ABSTRACT. The new digital media are a frontier that is rich with opportunities and risks, particularly for young people. Through digital technologies, young people are participating in a range of activities, including social networking, blogging, vlogging, gaming, instant messaging, downloading music and other content, uploading and sharing their own creations, and collaborating with others in various ways. In late 2006, our research team at Harvard Project Zero launched a three-year project funded by the MacArthur Foundation. The goals of the GoodPlay Project are twofold – (1) to investigate the ethical contours of the new digital media and (2) to create interventions to promote ethical thinking and, ideally, conduct. In the first year of the project, we conducted background research to determine the state of knowledge about digital ethics and youth and to prepare ourselves for our empirical study. In this paper, we explore the ethical fault lines that are raised by such digital pursuits. We argue that five key issues are at stake in the new media – identity, privacy, ownership and authorship, credibility, and participation. Drawing on evidence from informant interviews, emerging scholarship on new media, and theoretical insights from psychology, sociology, political science, and cultural studies, we explore the ways in which youth are redefining these five concepts as they engage with the new digital media. For each issue, we describe and compare offline and online understandings and then explore the particular ethical promises and perils that surface online.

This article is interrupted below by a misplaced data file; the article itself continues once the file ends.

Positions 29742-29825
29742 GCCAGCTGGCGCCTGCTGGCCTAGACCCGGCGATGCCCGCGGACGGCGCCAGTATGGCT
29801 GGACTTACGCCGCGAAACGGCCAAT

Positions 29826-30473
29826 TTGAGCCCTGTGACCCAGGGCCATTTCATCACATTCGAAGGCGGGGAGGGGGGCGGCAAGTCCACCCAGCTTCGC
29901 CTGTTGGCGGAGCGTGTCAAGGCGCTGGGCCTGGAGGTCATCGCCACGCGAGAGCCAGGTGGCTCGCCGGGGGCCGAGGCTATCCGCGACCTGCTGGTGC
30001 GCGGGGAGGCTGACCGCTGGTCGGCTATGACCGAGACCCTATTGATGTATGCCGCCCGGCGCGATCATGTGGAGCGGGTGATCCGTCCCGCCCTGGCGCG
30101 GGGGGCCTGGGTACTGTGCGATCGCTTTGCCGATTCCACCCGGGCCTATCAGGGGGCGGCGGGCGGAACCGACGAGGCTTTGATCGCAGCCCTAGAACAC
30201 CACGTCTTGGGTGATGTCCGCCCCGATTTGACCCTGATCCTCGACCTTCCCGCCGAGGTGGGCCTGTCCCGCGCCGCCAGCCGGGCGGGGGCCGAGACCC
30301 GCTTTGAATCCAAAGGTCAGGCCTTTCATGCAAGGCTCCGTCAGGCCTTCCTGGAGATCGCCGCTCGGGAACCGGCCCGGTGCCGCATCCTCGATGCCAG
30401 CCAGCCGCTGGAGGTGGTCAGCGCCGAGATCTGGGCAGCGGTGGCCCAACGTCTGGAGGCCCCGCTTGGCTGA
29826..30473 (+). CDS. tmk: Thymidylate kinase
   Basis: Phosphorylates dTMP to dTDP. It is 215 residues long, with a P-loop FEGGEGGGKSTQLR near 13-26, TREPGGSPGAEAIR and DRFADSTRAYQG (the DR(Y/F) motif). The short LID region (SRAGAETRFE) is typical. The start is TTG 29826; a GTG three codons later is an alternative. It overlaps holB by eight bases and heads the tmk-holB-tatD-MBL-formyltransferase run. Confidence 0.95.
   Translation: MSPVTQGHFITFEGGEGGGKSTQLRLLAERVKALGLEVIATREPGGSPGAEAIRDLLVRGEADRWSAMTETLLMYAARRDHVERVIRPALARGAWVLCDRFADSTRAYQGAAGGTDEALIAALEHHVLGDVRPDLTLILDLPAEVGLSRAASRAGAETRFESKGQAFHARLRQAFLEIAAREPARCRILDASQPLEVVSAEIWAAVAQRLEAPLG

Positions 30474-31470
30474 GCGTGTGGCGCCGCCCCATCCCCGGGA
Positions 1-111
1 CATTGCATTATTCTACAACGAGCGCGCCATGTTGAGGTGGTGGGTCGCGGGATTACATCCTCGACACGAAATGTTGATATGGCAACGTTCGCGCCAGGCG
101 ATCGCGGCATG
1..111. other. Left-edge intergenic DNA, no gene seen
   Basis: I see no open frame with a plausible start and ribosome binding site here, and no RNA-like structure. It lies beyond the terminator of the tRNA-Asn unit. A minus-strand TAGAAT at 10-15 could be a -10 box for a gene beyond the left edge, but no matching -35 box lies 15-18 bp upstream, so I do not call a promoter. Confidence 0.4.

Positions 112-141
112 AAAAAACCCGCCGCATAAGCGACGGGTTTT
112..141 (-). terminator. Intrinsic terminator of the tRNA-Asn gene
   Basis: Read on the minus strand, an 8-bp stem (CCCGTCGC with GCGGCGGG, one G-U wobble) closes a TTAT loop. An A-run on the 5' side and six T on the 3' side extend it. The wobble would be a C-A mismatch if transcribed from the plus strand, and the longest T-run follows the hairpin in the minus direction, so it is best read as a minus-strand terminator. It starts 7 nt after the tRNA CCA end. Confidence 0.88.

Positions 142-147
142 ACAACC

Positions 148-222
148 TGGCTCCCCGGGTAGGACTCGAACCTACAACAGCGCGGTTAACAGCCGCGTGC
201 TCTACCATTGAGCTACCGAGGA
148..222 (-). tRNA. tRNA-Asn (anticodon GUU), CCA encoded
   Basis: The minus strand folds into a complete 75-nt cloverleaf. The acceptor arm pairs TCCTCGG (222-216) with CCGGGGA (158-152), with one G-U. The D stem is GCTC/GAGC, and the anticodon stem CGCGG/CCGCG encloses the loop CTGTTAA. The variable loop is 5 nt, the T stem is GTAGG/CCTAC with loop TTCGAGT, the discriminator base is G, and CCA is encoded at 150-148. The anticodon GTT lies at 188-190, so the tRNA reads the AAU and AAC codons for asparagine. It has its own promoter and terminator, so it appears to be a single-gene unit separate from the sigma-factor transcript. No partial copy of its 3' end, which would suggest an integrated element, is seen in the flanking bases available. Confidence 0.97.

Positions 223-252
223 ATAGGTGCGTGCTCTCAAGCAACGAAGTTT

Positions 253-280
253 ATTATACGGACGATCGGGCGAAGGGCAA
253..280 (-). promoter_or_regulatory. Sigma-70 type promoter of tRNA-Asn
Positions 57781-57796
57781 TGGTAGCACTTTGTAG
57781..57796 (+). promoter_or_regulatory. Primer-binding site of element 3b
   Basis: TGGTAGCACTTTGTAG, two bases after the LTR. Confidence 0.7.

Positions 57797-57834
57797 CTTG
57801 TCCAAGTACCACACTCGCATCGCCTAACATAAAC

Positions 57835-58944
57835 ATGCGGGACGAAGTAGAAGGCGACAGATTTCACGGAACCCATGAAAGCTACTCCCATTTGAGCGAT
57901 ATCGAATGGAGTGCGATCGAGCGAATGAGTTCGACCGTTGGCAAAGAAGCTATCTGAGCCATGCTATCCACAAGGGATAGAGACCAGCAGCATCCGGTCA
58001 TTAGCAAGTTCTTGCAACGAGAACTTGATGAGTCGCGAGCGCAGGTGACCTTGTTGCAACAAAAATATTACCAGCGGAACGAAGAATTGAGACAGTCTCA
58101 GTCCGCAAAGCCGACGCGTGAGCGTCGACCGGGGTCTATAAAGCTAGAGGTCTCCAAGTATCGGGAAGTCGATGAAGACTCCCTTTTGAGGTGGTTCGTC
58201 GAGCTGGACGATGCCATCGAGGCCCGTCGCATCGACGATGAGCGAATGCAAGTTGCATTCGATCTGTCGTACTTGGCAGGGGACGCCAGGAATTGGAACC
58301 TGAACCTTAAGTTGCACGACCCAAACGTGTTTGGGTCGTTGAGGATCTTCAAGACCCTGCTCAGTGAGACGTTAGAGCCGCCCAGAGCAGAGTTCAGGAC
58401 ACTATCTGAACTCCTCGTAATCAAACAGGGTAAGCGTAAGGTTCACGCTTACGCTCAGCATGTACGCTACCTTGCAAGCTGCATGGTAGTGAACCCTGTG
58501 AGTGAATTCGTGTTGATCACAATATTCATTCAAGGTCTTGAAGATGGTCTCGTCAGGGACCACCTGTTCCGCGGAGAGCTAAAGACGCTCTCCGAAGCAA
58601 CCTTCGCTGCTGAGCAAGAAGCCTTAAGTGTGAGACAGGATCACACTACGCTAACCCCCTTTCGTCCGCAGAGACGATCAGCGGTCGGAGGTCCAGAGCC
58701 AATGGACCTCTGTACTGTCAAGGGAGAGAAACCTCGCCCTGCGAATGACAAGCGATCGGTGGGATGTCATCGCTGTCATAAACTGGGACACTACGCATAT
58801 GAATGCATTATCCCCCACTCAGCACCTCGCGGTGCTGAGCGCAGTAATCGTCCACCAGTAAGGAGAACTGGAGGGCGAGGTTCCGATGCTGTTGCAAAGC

We define good play as online conduct that is meaningful and engaging to the participant and is responsible to others in the community and society in which it is carried out. We argue that the new digital media, with all their participatory potentials, are a playground in which five factors contribute to the likelihood of good play – the technologies of the new digital media; related technical and new media literacies; person-centered factors, such as cognitive and moral development, beliefs, and values; peer cultures, both online and offline; and ethical supports, including the presence or absence of adult mentors and educational curricula. The proposed model sets the stage for an empirical study that will invite young people to share their personal stories of engagement with the new digital media. pp. 215–284

Keywords: young, people, ethics, digital, media

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